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5 transformational technologies on your journey to digital government

September 10, 2018 • Internet of Things

 5 transformational technologies on your journey to digital government

5 transformational technologies on your journey to digital government

The CIO of an Australian Government department is struggling to modernise legacy applications to support new digital services. He’s under mounting pressure from agency leaders to deliver better, more efficient digital experiences for constituents.

He knows the department needs to advance its level of digital maturity, but how? This is a common story for many governments organisations at all levels, says Rick Holgate, research director at Gartner.

“There have been pockets of progress globally in governments truly adopting a digital attitude and presence, but there have also been some notable missteps,” Holgate says. “Government CIOs must guide their organisations to invest strategically in technology.”

A Hype Cycle can help executives gauge relative risk and timing of emerging technologies and evaluate trade-offs between risk and innovation.

Five technologies on the Gartner Hype Cycle for Digital Government Technology, 2018 are expected to have the most transformational benefit for government organisations over the next 10 years.

1. Blockchain

Blockchain has many potential applications in government. The most transformational impact will be on non-financial uses such as identities, voting, public records and citizen transactions.

Many proofs of concept are underway. Examples include Australian citizens participating as a consumer and provider to a local power grid; and New York City enabling authoritative, trusted and immutable social service transactions for real estate purchases.

Government CIOs, like CIOs in any other industry, should approach blockchain with a healthy dose of skepticism. Gartner expects it will be at least five to ten years until the technology matures and begins to deliver benefits, but it will lead to radical transformation of some government functions and services.

2. Machine learning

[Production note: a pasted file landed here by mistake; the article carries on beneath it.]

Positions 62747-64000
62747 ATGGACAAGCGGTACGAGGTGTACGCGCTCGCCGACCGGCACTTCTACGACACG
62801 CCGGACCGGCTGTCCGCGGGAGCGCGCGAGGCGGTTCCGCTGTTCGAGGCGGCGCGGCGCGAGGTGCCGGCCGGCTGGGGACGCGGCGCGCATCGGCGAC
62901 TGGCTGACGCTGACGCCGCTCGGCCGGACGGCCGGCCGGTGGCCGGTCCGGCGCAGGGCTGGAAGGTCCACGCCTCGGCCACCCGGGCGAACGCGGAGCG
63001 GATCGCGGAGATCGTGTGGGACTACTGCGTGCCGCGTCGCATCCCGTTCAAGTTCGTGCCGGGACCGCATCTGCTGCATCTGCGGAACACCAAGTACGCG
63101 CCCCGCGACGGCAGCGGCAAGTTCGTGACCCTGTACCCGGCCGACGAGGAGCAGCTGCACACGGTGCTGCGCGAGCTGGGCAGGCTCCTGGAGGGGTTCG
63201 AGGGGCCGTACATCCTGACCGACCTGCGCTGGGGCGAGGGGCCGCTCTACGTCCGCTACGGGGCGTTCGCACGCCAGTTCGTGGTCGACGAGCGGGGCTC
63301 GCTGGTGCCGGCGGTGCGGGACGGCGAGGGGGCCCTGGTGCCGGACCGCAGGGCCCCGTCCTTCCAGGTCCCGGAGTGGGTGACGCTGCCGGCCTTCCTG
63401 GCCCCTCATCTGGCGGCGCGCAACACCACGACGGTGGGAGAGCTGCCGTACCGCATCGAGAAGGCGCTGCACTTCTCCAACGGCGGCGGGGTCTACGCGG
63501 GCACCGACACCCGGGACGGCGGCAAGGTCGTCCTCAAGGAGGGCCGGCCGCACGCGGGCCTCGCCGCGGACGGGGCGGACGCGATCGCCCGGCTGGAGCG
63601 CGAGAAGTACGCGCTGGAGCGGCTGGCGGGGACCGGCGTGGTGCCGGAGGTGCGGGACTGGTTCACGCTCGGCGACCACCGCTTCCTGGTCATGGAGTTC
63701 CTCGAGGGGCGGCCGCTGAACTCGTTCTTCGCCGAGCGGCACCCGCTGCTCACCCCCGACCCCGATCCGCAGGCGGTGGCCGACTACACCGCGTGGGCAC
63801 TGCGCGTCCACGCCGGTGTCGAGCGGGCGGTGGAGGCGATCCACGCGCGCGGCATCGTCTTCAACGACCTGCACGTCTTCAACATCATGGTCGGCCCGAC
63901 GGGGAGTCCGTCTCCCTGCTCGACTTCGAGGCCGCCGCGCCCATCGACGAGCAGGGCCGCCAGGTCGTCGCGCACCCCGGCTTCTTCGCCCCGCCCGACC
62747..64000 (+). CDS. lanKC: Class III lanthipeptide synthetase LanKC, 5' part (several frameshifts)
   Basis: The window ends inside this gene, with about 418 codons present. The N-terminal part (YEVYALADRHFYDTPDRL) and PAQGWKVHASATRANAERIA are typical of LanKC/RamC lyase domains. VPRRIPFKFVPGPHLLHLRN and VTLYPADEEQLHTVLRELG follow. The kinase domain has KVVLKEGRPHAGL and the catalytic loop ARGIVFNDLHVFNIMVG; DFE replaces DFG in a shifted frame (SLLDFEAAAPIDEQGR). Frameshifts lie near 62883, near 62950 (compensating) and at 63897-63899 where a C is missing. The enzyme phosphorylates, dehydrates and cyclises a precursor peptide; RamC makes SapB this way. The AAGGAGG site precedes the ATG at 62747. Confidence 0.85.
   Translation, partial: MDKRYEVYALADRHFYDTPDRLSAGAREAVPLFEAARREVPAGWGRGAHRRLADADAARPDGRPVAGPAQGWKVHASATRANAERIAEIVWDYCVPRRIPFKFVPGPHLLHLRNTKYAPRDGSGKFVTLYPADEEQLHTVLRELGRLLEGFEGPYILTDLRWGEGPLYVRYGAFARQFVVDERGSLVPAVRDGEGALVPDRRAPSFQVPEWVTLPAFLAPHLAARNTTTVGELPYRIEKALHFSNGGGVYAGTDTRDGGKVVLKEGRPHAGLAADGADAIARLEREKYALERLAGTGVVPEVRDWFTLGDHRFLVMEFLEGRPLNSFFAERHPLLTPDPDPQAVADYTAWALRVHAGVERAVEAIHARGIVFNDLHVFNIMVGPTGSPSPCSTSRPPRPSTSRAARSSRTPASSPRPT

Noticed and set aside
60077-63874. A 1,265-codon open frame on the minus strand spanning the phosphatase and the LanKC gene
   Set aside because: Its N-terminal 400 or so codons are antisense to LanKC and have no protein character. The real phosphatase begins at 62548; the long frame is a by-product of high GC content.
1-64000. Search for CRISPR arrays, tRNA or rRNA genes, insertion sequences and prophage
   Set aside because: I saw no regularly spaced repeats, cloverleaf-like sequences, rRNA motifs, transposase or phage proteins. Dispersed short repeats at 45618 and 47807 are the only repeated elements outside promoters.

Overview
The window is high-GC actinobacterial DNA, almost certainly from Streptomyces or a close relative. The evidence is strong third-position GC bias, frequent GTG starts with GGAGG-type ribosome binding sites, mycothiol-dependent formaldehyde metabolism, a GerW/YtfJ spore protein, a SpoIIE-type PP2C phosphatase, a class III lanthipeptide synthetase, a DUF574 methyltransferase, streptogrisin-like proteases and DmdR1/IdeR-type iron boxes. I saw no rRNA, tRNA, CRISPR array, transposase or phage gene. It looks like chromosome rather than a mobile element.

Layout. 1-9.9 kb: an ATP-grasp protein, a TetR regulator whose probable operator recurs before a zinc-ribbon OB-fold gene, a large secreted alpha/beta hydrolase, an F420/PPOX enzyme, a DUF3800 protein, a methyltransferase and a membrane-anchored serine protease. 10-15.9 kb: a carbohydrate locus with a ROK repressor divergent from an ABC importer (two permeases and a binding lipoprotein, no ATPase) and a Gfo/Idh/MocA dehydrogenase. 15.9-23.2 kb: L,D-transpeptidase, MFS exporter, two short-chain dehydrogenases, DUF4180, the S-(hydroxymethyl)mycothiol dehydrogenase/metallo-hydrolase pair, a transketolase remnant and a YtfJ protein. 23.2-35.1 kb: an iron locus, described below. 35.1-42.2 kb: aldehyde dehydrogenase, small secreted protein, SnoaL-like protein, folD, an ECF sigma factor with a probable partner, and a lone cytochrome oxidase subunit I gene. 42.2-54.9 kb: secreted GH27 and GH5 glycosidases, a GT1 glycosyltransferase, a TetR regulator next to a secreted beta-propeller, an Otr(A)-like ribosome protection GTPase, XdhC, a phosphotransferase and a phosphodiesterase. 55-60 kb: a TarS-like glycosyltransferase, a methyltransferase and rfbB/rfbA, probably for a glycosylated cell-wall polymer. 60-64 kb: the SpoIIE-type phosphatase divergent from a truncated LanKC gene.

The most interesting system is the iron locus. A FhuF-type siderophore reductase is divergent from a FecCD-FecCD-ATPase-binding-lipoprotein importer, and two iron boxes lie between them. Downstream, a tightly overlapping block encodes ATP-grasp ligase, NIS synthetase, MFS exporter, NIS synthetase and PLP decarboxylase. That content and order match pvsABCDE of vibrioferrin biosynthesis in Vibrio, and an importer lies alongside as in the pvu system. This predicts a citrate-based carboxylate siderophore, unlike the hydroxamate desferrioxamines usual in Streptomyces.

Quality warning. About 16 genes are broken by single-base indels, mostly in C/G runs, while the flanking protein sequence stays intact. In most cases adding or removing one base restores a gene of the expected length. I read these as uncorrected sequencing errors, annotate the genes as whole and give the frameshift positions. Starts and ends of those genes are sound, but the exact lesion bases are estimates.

Machine learning can solve problems across a vast array of government, citizen and social scenarios. Some examples includes automation, citizen engagement, workforce effectiveness, resource optimisation and predictive maintenance.

The technology helps governments, and smart cities in particular, progress toward being more anticipatory and pre-emptive.

More government organisations are exploring uses, with many in initial pilots. Adoption will be driven by growing volumes of data and complexities that conventional engineering approaches can’t handle.

3. Smart workspace

Smart workspaces exploit the growing digitalisation of physical objects generated by the Internet of Things (IoT). They deliver new ways of working, scheduling resources, coordinating facility services, sharing information and collaborating.

Digital workplace strategies that focus on facility modernisation, more agile work environments and employee experience continue to create interest in smart workspace technologies.

The business impact will be diverse – ranging from improved employee productivity and cultural perception of the workplace, to improved customer experience as employees make better use of smart workspaces to serve clients.

4. Conversational user interfaces

A conversational user interface (UI) is a high-level design model in which interactions primarily occur in the user’s spoken or written natural language. They make machines smarter and improve people’s ability to handle novel situations.

The promise is a dramatic shift from the user having to learn software, to the interface learning what the user wants – although current UIs aren’t yet up to speed.

Consider conversational UIs to improve employee and customer effectiveness, as well as to cut operating expenses and time spent learning arcane computer semantics.

5. Event stream processing

Event stream processing (ESP) enables continuous intelligence and other aspects of digital government. It processes data in an event stream, which is a sequence of event objects arranged in order, typically by time.

The resulting analytics improve decision making by presenting information that could be overlooked. Smarter anomaly detection and faster responses to threats and opportunities are other benefits. They also shield people from data overload by eliminating irrelevant information. ESP growth will come from IoT, customer experience management and fraud detection applications.

IT in Government will be a key sector focus at the Gartner Symposium/ITxpo taking place in Cape Town from 17 to 19 September, where international analysts will address the challenges and opportunities of digital transformation in the public sector.

Edited by Neo Sesinye
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